Today, packaging is second only to energy consumption in its role in shaping the current and future state of the earth.
Emerging research reveals that 34% of man-made GHG emissions are generated by the food sector, with packaging alone accounting for over 60 million tons of CO2 emissions every year.
In response to rising pressure, governments the world over are passing laws and drafting guidelines to help reduce the environmental impact of man-made materials.
And many have a strong focus on curtailing the use of ecologically harmful materials like single-use plastics (SUPs).
In short, the process of packaging is undergoing a radical transformation.
Below you’ll see the top 6 packaging trends that are reshaping commerce around the world.
1. The Industry Is Focused On Recycling Plastics
From the 1950s to 2015, world plastic production grew more than 200-fold.
This means that annual volume jumped from 1.5 million tons to over 7.8 billion tons — that’s over 1 ton per human being alive on the planet today, with 59% of this total coming from consumer products and packaging.
Plastic recycling represents one of the major thrust areas in the global effort to curtail the detrimental effects of plastic packaging.
Currently, less than 9% of the world’s plastic waste is recycled.
But this is changing quickly.
The European Commission recently adopted a strategy for plastics that aims at significantly improving the capacity for plastic recycling, with a target of 55% of the EU’s total plastic waste recycled by 2025.
Global consultant Deloitte estimates that an investment of between €4.1 and €6.5 billion is required to meet this target.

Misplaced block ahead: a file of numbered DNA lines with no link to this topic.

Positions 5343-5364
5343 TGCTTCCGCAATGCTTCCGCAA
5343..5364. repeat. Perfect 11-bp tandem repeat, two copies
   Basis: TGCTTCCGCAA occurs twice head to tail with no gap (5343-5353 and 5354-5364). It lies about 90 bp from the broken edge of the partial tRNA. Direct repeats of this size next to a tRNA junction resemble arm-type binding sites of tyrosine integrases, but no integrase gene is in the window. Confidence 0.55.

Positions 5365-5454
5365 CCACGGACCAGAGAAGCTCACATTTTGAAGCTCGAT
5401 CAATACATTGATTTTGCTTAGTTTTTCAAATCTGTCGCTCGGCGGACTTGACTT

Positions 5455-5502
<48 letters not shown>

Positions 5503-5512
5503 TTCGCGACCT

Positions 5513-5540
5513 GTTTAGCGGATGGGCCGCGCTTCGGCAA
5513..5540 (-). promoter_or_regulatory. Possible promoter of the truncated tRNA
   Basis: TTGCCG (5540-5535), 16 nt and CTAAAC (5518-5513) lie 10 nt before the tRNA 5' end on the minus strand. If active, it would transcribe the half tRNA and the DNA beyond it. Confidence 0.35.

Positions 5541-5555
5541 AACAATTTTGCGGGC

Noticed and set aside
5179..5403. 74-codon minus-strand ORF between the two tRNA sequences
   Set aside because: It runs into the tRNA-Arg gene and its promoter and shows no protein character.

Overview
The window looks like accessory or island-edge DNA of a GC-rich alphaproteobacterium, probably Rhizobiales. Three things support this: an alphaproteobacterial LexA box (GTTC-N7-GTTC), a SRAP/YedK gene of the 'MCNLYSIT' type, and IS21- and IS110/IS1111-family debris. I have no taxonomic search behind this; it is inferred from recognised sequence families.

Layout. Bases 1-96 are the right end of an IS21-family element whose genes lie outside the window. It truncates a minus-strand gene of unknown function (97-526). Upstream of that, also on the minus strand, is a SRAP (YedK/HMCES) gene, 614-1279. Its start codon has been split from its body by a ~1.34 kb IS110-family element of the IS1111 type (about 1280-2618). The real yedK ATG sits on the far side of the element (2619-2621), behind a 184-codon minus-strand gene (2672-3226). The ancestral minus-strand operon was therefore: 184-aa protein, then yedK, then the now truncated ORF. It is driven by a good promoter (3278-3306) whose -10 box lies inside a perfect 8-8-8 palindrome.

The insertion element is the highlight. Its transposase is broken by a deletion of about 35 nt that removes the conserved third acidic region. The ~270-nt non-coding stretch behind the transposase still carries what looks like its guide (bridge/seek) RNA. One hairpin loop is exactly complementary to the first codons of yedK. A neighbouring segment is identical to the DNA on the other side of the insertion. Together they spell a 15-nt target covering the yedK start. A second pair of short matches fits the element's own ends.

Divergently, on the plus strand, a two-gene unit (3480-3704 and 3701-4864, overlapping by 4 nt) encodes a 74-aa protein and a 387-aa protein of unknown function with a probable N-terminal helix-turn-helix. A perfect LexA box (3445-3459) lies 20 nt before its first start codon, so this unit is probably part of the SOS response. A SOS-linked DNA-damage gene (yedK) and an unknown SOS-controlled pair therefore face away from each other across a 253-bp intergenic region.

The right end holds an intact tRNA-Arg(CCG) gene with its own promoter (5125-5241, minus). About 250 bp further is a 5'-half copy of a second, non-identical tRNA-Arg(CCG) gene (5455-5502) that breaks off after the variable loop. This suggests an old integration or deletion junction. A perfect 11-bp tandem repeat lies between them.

The total global market size for recycled plastic was estimated at $45.5 billion in 2021.
While some sources project a CAGR of 7.5% such that the industry hits $65.3 billion by 2026, others peg the rate much higher, foreseeing a CAGR of 14.4% and a market size of $162 billion by 2030.
The push for plastics packaging recycling is backed by some of the biggest names in the industry: for instance, the ‘Ultra-Pure Polypropylene’ (UPRP) being commercialized by the US firm PureCycle is an innovation from the research labs of FMCG giant P&G.
PureCycle is targeting a production capacity of 450,000 tons of UPRP in its two flagship plants by 2025.
Spearheading the movement in plastics recycling are ‘advanced recycling’ technologies such as gasification, pyrolysis and depolymerization.
Both processes use plastic waste to create liquid feedstock for the production of high-quality, recycled plastic.
An obvious requirement of the plastics recycling movement is the widespread adoption of “recyclates”, or plastic recycling end-products.
The European Union, with its goal of ensuring 100% recyclable plastic by 2030, is leading the world’s governing bodies in a drive to accept and adopt recyclates.
To meet its halfway target of 55% recycling by 2025, the EU needs to create an end market for 12 million tons of plastic recyclates by 2025.
The global market for recycled polyethylene terephthalate, or rPET, is projected to grow at a CAGR of 6.7%, to reach $14.4 billion by 2028, with 67% of manufacturers expected to make the switch.
rPet is basically just polyethylene that is made from already-existing PET, such as plastic bottles.
The shift from virgin PET to rPET will reduce energy consumption by an estimated 79%.
Most large FMCGs have already begun trialing recycled plastic packaging in a wide array of products.
Working with Ioniqa – a recycling technology firm – and Indorama Ventures – a packaging supplier – soft-drink giant Coca-Cola in 2019 developed a bottle made with 25% plastic recovered from the ocean.
The bottled water brand Danone also partnered with Loop Industries to create a new Evian bottle made with 100% recycled plastic, to be launched in 2022.
And earlier this year, industry titan Unilever filed a patent for a premium, beauty packaging product made from PCR (post-consumer resin).
2. Paper & Glass Packaging Make A Comeback
A 2020 survey by BCG that polled over 3,000 consumers in 8 countries revealed that 87% of respondents believed that more environmentally-friendly products and services would play an essential role in shaping a better, post-pandemic world.
These results mirror a global trend in which consumers, especially Gen Z and millennials, voice a strong preference for more eco-friendly products.